Broader ties pledged with US

Update: August, 05/2016 - 11:14

WASHINGTON – Việt Nam and the United States have pledged to effectively implement bilateral agreements reached during US President Barack Obama’s May visit to Việt Nam in order to make their comprehensive partnership practical and effective.

The commitment was made at the eighth Việt Nam–US Political, Security and Defence Dialogue, which took place in the US capital on Wednesday. The meeting was co-chaired by Việt Nam’s Deputy Minister of Foreign Affairs Hà Kim Ngọc and US Principal Deputy Assistant Secretary for Political-Military Affairs, Tina Kaidanow. Other attendees included officials from Việt Nam’s Ministry of Foreign Affairs, Ministry of Defence, Ministry of Public Security and their US counterparts.

The two sides discussed measures to make development co-operation the focus of their ties, as well as various economic and trade issues, such as American recognition of Việt Nam as a market economy, accelerating the adoption of the Trans-Pacific Partnership (TPP), and opening the US market for Vietnamese exports.

Deputy Foreign Minister Hà Kim Ngọc asked the US to intensify its help in searching for missing-in-action Vietnamese soldiers (MIA), demining, decontaminating dioxin-polluted areas and supporting war victims.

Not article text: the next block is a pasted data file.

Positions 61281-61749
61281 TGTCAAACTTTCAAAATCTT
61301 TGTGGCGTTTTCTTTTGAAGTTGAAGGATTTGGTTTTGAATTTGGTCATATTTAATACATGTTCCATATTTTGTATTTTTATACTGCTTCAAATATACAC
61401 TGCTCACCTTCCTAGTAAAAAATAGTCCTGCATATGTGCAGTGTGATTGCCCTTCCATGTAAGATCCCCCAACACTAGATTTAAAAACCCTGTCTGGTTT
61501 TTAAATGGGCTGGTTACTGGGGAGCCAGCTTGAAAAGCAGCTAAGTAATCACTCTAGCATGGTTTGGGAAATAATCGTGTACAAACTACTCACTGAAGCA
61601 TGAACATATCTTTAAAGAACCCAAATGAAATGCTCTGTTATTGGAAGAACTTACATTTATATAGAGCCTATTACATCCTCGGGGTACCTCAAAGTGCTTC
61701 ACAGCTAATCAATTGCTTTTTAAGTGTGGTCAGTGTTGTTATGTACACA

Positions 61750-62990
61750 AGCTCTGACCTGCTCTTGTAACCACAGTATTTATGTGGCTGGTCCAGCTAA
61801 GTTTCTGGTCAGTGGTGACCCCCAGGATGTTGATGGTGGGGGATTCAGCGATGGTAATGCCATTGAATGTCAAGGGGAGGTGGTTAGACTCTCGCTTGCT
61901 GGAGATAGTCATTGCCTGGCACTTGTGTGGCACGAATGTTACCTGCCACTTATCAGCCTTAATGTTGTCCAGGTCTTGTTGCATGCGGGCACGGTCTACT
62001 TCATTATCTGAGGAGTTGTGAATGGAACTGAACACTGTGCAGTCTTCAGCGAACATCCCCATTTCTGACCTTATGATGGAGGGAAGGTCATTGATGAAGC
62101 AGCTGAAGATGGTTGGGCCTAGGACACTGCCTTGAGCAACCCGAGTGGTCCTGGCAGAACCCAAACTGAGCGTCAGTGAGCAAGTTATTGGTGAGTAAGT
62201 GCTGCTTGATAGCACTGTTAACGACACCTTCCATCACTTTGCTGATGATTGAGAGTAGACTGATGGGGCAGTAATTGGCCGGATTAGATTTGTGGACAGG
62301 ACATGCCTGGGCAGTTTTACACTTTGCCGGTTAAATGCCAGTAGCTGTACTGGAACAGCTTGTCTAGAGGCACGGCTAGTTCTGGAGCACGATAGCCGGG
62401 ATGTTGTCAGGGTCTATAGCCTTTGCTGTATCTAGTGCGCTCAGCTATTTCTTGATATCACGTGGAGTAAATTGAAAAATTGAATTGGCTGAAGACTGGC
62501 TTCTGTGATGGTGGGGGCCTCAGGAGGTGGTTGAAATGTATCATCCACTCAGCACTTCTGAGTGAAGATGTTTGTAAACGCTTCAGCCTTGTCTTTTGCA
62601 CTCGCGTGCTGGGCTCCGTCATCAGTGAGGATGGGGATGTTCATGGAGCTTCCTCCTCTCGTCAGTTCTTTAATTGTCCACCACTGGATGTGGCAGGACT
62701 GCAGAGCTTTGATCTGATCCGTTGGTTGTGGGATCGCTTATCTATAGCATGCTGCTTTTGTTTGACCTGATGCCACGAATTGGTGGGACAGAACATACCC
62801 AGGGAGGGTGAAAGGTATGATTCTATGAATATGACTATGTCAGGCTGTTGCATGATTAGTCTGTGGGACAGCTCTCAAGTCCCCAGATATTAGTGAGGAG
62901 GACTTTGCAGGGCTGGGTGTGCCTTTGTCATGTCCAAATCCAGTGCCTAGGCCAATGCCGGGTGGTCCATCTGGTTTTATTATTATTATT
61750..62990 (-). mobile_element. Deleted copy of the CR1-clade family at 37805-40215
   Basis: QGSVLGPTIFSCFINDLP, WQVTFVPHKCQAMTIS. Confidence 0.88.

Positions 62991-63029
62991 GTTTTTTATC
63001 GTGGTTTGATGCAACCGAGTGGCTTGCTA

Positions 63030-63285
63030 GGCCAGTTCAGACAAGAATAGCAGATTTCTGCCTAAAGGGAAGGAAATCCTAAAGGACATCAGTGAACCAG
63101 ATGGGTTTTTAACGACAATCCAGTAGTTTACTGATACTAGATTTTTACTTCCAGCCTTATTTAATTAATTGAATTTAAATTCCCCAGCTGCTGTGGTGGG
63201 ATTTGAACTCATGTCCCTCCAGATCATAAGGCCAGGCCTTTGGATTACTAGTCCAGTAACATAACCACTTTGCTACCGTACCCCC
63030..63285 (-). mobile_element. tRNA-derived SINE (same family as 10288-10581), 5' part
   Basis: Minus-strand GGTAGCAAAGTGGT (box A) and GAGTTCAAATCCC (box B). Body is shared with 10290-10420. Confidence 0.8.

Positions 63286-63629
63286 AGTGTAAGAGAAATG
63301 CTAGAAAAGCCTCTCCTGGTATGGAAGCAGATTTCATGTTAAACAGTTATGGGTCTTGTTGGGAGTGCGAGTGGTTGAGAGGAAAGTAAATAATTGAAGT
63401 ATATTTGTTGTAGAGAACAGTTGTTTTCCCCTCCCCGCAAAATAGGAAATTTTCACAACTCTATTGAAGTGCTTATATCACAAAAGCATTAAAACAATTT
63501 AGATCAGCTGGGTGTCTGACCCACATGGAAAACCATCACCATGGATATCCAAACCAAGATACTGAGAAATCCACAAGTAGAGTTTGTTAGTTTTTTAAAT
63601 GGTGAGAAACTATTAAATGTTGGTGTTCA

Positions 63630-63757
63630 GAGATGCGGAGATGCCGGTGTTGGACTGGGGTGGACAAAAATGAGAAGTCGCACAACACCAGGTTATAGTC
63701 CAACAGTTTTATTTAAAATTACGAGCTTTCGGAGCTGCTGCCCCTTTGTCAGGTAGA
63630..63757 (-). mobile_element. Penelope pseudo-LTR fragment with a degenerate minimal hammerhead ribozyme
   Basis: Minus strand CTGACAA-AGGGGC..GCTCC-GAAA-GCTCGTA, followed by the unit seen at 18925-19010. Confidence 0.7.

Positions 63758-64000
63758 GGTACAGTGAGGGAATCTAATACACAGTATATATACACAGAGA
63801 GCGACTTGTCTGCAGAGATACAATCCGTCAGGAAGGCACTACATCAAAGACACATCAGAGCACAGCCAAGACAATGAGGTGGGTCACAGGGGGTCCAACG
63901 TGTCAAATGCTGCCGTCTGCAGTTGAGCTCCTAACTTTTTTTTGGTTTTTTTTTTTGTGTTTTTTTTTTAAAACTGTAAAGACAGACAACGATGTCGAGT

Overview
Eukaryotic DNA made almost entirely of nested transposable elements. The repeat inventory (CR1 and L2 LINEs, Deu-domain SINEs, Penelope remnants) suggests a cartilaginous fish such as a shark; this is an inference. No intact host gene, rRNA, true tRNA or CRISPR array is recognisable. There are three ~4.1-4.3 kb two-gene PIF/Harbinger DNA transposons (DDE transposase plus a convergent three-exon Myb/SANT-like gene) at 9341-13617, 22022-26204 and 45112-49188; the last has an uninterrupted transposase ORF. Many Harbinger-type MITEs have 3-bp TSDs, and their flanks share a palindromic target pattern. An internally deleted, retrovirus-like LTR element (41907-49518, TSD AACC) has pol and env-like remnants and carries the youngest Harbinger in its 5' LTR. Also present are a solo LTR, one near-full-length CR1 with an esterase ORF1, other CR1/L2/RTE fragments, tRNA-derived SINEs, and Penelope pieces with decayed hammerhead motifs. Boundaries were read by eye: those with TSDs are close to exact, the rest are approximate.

US Deputy Assistant Secretary Kaidanow said the US gives priority to co-operating with Việt Nam to mitigate the consequences of war and will continue its support in this area. She said there is more potential in other areas for bilateral co-operation, such as humanitarian aid, disaster relief and maritime security.

The hosts and guests shared their views on political and security situations in the region, including terrorism, human trafficking, cyber security, peacekeeping, drug trafficking and wild life trafficking.

The two sides also discussed peaceful measures, diplomatic and legal procedures in conformity with international law, including the 1982 United Nations Convention on the Law of the Sea, to maintain peace and stability as well as to solve disputes in the East Sea (South China Sea). — VNS